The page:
03/12/2015 01:49 EDT | Updated 03/12/2015 01:59 EDT

Patrick Pichette, Google CFO, Resigns For The Most Inspiring Reason

He just couldn't wait any longer.

Patrick Pichette, chief financial office of Google, claps after an announcement at in Kansas City, Kan., Wednesday, March 30, 2011. After seeing Facebook pleas and flash mobs, and even cities temporarily renaming themselves

When Montreal-born Google executive Patrick Pichette returned to work after a climbing trip to Mount Kilimanjaro, he couldn't escape something his wife asked him.

After making it to the summit of Africa's highest mountain, the chief financial officer's wife Tamar suggested they keep going — to India, Mount Everest and beyond.

Pichette, 52, told her he had to return to work, that it wasn't time for such a trip when there was so much left for him to do at the tech giant.

Then she put it to him: if not now, when?

The question kept gnawing at him when he returned to work. And eventually, he gave in to it.

Pichette is leaving the Silicon Valley company he joined from Bell Canada in 2008 so that he and his wife Tamar can "grab our backpacks and hit the road," he related in a lengthy post on his Google+ account Tuesday. He's taking what appears to be a long-term break, at least for the time being.

"[We'll] celebrate our last 25 years together by turning the page and enjoy a perfectly fine mid life crisis full of bliss and beauty, and leave the door open to serendipity for our next leadership opportunities, once our long list of travels and adventures is exhausted," he wrote.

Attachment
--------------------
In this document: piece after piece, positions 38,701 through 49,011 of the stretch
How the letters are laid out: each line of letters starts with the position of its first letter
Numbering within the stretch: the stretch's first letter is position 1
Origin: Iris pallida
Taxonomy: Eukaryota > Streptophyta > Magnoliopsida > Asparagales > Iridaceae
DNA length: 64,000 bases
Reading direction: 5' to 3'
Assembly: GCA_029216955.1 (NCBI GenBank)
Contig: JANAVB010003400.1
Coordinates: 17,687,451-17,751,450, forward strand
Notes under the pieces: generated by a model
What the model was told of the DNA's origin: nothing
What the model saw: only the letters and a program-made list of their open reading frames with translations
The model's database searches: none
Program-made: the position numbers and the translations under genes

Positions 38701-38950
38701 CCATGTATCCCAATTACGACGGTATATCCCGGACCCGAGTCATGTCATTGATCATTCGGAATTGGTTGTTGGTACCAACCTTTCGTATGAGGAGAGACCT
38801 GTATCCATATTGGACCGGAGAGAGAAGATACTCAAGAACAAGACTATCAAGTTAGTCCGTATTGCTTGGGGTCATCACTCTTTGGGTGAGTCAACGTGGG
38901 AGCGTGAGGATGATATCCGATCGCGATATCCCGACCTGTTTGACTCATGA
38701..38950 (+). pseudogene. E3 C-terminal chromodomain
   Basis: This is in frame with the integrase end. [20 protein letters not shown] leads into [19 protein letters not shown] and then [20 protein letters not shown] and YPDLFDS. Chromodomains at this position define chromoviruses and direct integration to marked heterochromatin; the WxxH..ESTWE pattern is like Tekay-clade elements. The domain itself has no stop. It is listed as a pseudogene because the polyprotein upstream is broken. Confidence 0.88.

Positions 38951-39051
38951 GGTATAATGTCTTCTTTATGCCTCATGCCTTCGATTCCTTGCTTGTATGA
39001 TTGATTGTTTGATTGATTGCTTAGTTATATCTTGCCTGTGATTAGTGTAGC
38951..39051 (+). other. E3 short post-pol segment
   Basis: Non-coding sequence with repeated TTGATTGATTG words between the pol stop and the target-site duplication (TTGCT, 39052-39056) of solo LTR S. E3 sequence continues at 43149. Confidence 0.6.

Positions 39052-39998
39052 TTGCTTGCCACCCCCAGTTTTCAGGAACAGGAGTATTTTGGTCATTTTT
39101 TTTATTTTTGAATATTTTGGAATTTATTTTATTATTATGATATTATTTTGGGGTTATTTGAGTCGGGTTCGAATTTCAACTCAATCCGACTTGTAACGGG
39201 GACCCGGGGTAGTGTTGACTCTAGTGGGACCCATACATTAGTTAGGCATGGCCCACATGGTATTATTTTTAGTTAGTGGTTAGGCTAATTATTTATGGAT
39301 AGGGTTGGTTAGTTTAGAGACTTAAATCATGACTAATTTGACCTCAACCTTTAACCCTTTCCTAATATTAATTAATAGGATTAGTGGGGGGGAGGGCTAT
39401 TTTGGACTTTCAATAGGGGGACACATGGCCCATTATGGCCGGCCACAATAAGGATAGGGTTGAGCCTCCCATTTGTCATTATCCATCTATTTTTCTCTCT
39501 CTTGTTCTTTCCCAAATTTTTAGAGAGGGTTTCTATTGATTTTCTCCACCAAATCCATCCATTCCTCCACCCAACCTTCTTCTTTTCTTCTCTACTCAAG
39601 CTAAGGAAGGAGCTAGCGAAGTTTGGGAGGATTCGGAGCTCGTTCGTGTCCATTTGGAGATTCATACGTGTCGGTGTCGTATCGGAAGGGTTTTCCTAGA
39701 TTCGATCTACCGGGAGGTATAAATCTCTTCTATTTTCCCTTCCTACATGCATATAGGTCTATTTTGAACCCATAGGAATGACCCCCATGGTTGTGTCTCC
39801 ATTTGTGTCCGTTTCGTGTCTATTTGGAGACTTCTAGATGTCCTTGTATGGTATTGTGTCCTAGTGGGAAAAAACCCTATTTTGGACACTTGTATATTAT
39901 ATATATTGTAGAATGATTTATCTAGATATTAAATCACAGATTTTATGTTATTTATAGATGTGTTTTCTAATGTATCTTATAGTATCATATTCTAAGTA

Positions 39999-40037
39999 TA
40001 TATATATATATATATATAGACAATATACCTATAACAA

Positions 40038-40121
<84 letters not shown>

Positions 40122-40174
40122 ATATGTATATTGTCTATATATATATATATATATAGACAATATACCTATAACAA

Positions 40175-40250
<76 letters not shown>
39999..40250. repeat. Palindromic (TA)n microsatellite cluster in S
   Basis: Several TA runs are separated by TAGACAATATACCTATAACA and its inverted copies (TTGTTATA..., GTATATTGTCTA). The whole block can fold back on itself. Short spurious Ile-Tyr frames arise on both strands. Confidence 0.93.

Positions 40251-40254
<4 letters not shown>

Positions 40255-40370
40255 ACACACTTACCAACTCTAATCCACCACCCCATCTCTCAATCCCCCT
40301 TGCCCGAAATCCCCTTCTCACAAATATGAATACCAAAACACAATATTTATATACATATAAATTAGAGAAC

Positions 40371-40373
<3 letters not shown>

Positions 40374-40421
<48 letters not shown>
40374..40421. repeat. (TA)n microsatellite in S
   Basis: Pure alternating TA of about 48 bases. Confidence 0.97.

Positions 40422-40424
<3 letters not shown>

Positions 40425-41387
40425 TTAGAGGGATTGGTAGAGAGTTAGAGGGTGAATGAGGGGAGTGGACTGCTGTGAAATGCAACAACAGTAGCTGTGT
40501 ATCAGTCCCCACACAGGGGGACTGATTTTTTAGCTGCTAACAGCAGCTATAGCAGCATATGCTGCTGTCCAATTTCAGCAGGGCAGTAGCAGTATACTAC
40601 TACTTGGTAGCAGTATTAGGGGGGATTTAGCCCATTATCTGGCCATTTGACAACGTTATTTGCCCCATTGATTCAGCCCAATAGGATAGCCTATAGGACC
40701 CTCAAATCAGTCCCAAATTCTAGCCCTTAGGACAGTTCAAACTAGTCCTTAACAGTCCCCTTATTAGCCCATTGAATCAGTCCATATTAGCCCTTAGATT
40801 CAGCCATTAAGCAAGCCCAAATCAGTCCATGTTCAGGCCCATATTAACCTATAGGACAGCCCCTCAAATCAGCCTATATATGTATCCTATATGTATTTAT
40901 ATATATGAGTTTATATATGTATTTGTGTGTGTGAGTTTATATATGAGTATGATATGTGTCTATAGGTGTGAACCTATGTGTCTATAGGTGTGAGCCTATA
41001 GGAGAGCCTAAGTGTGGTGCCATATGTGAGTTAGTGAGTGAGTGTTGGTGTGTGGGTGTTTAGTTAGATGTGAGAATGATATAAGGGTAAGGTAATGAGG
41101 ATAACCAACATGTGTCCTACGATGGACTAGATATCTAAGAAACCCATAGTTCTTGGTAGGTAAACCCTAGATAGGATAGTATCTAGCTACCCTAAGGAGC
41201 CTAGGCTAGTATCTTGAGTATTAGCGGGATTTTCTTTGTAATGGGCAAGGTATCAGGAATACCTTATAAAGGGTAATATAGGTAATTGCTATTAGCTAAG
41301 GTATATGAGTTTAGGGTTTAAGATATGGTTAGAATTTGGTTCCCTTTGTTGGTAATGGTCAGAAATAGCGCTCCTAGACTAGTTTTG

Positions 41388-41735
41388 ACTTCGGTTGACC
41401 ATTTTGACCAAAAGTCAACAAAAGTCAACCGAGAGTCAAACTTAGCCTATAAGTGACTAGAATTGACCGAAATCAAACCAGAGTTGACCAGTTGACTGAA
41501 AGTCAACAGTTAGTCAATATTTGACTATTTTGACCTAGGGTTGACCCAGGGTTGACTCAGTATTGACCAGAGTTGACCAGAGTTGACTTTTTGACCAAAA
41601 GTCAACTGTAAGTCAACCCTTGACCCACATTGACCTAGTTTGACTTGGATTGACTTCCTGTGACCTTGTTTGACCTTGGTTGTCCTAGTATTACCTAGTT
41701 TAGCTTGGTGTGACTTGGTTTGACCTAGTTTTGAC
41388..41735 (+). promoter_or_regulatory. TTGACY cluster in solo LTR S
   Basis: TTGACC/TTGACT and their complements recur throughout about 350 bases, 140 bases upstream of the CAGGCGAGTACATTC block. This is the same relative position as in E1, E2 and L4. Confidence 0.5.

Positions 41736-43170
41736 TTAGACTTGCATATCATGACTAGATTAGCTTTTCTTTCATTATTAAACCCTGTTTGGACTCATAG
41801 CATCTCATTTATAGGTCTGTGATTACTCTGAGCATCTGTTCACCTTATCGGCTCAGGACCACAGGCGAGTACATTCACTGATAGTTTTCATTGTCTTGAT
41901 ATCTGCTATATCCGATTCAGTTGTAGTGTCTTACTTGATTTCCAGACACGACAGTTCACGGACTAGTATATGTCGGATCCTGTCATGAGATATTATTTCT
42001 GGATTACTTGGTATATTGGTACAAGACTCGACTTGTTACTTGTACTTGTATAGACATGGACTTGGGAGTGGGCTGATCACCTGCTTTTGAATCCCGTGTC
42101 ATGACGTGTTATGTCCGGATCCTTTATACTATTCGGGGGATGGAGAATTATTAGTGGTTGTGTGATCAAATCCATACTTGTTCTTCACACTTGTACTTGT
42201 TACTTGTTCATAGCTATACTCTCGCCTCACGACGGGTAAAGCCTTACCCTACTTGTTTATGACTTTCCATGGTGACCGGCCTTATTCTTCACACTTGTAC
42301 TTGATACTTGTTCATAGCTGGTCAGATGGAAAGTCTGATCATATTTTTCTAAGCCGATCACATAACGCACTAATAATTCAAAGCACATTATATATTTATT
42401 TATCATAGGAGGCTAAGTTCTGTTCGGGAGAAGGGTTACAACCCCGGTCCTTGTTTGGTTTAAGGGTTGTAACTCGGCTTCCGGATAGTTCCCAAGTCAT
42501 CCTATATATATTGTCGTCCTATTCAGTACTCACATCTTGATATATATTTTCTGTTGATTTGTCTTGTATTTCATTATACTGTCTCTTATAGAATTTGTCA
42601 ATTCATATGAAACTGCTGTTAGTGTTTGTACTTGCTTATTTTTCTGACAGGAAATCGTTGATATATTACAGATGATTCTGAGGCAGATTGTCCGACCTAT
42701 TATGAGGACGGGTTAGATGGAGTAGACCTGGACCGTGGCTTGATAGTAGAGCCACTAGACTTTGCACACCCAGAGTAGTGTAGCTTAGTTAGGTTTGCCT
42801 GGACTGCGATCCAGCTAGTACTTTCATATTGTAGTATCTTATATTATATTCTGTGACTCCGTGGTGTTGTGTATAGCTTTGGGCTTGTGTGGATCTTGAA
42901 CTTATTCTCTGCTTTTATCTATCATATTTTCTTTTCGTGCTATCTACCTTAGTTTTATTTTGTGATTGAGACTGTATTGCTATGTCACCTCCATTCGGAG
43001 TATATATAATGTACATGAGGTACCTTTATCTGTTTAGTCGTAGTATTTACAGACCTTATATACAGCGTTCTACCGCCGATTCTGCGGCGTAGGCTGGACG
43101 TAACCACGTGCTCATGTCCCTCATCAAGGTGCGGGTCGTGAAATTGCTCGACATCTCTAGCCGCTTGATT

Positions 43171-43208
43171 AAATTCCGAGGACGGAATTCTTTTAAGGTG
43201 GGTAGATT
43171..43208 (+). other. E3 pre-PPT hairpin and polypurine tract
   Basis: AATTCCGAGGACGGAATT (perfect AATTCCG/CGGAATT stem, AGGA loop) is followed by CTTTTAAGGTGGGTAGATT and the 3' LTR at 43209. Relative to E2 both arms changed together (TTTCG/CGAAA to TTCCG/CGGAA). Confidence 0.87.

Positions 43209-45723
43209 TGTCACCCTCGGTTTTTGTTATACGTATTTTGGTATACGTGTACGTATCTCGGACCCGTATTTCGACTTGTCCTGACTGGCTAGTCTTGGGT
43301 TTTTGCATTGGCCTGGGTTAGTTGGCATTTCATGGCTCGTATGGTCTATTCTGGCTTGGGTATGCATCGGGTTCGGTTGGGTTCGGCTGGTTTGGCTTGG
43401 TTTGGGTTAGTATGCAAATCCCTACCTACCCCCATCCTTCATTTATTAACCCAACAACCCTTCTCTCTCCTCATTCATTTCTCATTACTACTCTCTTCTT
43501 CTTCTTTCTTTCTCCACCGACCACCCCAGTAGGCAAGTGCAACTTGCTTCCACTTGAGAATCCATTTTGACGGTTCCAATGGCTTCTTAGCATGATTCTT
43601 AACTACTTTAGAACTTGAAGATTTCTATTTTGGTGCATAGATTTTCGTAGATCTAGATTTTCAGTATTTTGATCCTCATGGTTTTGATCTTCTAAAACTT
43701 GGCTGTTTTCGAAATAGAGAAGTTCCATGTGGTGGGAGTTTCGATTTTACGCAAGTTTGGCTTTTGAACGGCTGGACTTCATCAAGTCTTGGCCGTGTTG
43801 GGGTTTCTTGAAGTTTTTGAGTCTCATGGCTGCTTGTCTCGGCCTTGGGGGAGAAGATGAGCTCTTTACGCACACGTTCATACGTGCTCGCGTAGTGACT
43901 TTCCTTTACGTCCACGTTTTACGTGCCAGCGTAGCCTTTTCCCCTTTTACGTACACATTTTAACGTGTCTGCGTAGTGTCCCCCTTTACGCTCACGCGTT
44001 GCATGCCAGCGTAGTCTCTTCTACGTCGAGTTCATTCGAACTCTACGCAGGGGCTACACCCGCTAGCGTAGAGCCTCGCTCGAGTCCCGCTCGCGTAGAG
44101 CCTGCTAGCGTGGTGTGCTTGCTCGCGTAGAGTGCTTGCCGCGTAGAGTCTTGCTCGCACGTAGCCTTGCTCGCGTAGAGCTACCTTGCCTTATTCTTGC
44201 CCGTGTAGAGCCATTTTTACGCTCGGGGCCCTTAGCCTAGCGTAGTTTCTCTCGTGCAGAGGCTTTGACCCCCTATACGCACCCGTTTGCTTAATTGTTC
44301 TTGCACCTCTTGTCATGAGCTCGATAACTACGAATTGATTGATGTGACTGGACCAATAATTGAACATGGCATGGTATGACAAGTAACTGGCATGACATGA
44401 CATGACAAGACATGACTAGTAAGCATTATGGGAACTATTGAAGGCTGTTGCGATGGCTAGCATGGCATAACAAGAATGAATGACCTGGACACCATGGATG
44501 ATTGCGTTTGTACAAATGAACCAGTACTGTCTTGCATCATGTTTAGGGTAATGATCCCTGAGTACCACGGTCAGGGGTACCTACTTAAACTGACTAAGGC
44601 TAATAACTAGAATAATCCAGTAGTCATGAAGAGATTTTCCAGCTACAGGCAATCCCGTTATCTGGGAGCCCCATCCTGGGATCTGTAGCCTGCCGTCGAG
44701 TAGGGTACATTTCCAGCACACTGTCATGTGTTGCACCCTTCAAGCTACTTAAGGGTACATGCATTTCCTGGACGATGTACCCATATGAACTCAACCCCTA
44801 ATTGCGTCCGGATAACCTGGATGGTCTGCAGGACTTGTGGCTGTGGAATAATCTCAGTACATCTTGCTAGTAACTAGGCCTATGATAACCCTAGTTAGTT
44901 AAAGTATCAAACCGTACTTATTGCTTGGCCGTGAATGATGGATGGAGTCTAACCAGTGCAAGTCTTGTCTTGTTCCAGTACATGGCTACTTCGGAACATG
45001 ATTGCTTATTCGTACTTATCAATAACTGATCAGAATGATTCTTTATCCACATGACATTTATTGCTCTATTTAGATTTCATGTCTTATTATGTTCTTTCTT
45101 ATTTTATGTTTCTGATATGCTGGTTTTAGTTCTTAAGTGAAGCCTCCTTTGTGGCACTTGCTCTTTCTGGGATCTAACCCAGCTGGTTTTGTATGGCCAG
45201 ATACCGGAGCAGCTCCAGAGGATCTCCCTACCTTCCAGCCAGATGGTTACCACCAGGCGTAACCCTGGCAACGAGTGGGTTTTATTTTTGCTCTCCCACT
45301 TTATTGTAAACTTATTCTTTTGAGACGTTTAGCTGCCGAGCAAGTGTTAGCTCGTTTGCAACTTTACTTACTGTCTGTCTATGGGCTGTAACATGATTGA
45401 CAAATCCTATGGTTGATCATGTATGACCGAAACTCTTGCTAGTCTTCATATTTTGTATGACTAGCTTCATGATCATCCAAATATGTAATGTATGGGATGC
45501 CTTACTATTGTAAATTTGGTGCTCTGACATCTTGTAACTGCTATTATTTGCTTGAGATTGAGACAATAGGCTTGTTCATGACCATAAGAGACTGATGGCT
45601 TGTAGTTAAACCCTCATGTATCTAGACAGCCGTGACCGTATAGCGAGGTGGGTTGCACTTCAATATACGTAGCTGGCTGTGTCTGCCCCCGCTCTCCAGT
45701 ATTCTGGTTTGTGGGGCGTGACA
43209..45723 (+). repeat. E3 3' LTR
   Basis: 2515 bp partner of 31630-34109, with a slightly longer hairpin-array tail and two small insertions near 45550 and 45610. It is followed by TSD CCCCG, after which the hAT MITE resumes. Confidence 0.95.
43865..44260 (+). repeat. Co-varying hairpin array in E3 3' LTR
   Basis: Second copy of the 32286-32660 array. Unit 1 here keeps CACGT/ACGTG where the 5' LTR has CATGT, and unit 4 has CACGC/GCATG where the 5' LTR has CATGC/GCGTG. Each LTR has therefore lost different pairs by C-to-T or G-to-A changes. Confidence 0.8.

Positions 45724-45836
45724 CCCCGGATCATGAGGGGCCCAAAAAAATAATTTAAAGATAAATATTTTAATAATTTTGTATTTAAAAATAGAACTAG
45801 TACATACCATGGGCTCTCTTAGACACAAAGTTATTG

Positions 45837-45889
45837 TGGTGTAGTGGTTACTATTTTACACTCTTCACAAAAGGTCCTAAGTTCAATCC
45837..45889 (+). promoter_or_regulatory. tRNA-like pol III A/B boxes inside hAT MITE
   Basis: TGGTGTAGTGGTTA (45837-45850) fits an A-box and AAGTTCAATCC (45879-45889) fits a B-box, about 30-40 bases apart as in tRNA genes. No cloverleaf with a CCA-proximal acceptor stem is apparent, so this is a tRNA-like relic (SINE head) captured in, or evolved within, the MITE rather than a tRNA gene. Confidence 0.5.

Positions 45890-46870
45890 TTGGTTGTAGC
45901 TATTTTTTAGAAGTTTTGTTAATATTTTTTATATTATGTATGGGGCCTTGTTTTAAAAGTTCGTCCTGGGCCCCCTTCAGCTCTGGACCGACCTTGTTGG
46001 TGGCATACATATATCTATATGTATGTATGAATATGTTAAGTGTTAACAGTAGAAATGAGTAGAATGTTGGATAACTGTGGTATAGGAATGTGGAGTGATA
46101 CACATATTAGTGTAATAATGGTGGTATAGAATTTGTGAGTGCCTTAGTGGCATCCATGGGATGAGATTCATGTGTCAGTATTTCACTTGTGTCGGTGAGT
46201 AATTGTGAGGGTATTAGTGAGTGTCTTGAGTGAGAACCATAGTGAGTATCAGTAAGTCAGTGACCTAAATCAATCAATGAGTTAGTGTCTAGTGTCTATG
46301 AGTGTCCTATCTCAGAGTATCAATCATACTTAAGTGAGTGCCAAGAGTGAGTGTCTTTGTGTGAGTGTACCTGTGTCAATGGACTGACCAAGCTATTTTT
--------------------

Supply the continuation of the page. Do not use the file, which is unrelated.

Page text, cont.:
Pichette is hardly the first executive to leave a cushy job at a major company for family reasons.

Last year, Mohamed El-Erian left his position as CEO of investment management company Pimco when his daughter handed him a list of 22 life events he hadn't been present for.

They included her first day of school and her first soccer game of the season.

"I had a good excuse for each missed event! Travel, important meetings, an urgent phone call, sudden to-dos," he wrote in a column for

"As much as I could rationalize it — as I had rationalized it — my work-life balance had gotten way out of whack, and the imbalance was hurting my very special relationship with my daughter. I was not making nearly enough time for her."

For Pichette, who (it must be noted) is worth many millions, the time had come for his personal life to take over.

"In the end, life is wonderful, but nonetheless a series of trade offs, especially between business/professional endeavours and family/community," he wrote. "And thankfully, I feel I'm at a point in my life where I no longer have to make such tough choices anymore."

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